Battling a confirmed case of the coronavirus would have been difficult enough on its own —but for Roxzana Santacruz, an investigator with the Arvada Police Department, the situation was heightened …
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Battling a confirmed case of the coronavirus would have been difficult enough on its own —but for Roxzana Santacruz, an investigator with the Arvada Police Department, the situation was heightened by her mother also testing positive shortly after she did, as well as Roxzana being 27 weeks pregnant.
“It was just a very difficult time. Doctors don’t know if it’s going to affect babies in the long run, and with my mom, her health deteriorating also affected me,” Santacruz said.
The officer first began showing symptoms around March 17.
Even though she assumed her allergies were probably responsible for her headache and sore throat, she went ahead and got tested for the virus three days later. In the days that followed, her symptoms began to worsen while new ones appeared — her fever was consistently over 100 degrees, she lost her sense of taste and smell and she felt short of breath with severe chest pain.
“It was all worsened because I was pregnant and I got really dehydrated. I lost over 20 pounds,” she said. “It was just a sad experience.”
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As her own condition continued to get worse, Santacruz soon learned that her mother, Ines, was also feeling sick, leading up to Ines being placed on a ventilator early in the morning March 27.
“She was very critical and there were two times they told us we needed to be prepared,” Santacruz said. “The stress of that and being isolated made it harder to get through. I don’t know if that had an effect to my symptoms lasting so long.”
Those symptoms prompted Santacruz to make several visits to the hospital. However, she was told they could not treat her the first few times; she was only briefly admitted at her last visit and treated for her severe dehydration, she said.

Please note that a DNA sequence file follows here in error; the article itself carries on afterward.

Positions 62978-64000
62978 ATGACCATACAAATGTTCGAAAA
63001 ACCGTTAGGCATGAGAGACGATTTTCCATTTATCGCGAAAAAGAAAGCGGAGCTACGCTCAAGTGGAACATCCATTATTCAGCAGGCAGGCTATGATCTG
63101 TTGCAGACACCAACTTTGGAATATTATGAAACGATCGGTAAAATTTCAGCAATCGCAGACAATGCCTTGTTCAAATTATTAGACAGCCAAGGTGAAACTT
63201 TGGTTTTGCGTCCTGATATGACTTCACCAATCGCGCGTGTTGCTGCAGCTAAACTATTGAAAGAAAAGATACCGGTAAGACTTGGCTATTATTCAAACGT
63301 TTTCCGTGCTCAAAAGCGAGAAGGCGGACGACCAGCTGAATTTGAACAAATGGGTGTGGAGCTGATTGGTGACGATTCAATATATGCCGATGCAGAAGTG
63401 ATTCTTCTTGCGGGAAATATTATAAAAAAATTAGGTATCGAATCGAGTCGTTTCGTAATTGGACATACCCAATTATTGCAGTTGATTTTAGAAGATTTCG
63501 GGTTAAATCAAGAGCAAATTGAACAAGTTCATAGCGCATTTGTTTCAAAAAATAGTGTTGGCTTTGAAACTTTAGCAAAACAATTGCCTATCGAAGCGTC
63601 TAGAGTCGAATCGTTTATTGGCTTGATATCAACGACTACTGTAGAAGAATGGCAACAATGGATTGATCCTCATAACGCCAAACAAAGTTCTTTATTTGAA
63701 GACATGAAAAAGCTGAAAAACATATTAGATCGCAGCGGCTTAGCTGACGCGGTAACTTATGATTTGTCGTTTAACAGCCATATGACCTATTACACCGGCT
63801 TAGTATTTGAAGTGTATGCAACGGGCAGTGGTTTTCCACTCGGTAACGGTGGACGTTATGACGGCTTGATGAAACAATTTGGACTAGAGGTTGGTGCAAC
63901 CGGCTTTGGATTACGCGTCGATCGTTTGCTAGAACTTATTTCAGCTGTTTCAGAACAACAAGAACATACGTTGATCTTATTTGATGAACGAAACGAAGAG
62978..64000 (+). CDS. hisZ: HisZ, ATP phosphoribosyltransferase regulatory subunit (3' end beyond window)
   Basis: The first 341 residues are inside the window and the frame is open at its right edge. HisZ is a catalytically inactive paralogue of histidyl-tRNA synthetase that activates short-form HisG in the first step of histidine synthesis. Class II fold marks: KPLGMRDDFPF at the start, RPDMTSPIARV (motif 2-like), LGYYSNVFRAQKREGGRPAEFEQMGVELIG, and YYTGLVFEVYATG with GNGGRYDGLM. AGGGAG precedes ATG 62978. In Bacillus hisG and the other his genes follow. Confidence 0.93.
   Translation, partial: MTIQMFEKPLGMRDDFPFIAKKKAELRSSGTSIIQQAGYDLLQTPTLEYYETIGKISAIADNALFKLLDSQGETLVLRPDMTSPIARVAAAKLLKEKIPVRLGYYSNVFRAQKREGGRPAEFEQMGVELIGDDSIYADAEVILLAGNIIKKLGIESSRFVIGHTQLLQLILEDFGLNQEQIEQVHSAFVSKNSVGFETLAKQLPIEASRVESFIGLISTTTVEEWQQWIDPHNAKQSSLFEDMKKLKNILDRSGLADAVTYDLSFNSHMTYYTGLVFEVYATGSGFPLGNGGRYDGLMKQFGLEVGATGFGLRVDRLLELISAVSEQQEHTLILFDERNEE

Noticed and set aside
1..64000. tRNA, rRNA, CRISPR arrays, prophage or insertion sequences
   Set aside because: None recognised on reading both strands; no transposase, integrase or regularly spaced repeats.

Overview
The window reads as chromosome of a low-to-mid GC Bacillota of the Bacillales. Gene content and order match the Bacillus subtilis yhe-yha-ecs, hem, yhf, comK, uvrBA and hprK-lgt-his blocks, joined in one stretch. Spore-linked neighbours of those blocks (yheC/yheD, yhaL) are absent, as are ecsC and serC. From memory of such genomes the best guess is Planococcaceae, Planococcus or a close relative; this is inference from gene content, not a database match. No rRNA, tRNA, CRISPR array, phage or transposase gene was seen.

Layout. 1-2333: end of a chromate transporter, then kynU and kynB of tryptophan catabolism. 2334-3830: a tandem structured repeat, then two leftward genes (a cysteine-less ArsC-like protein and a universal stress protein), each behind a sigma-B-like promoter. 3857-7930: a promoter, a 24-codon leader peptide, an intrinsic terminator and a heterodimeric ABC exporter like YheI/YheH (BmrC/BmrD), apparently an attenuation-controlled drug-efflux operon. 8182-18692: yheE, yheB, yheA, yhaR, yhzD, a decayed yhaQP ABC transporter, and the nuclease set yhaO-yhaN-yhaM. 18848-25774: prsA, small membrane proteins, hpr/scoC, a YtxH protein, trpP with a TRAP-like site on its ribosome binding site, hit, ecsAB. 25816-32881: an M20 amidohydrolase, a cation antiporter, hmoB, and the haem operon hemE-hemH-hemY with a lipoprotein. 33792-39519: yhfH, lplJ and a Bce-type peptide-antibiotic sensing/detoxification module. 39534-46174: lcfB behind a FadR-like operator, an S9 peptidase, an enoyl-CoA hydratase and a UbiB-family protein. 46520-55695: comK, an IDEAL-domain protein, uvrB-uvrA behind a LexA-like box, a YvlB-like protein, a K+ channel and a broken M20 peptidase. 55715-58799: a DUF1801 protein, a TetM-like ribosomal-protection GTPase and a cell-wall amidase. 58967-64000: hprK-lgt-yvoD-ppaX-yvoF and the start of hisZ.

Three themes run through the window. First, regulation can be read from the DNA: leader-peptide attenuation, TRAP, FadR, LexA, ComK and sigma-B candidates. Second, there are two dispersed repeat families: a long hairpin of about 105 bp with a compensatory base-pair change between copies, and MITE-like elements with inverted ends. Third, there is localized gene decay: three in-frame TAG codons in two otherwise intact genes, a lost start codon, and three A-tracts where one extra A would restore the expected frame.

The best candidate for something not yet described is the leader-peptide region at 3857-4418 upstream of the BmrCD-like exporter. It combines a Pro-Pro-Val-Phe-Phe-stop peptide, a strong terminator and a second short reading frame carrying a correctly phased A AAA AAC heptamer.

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But as March came to a close, she began to see signs of improvement, she said.
“Each day, I would notice that the fever started subsiding more,” she said. “It was more of a gradual recovery.”
Likewise, her mother recovered and was able to be taken off her ventilator after 10 days, much to the family’s relief, Santacruz said.
But despite her recovery beginning in late March, as of early May, there are some effects of the virus that remain.
“My strength is not the same. I still have the leg aches,” she said. “And the fear still lingers because I don’t know if I’m immune to it. I don’t want to have to go through this again.”
The officer still doesn’t know where she picked up the virus, especially seeing as her husband had been doing most of the shopping so she wouldn’t have to take unnecessary risk during her pregnancy. Further, working in investigation, she doesn’t go out into the community on patrol, she said.
But what the officer does know is that she and the rest of the police department have been diligent about making sure the virus doesn’t affect anyone else in the department.
“The minute Rozxana felt anything, she immediately was taken care of and sent home,” said detective Dave Snelling, spokesperson with the Arvada Police Department. “We have a lot of protocols in the department and our city facility staff are super diligent in their cleaning. As a city, we’re very well taken care of.”
Snelling and Santacruz added that it’s up to each individual person to practice a similar level of caution whenever they leave the house.
“There’s going to be more people out there” now that the stay-at-home order has expired, Snelling said, “and that’s all the more reason for people to follow these social distancing guidelines. This is really a personal responsibility.”
Meanwhile, the department’s dedication to in-house safety has been the main reason Santacruz felt comfortable returning to work after her symptoms had subsided, she said.
“It had made me scared to leave the house, but I knew as far as coming into work it was going to be safe,” she said.
And just as helpful as the safety precautions taken by the department was the support shown to her by her coworkers.
“They would call me every day,” Santacruz said. “With everything I was going through, they supported me throughout the whole time.”
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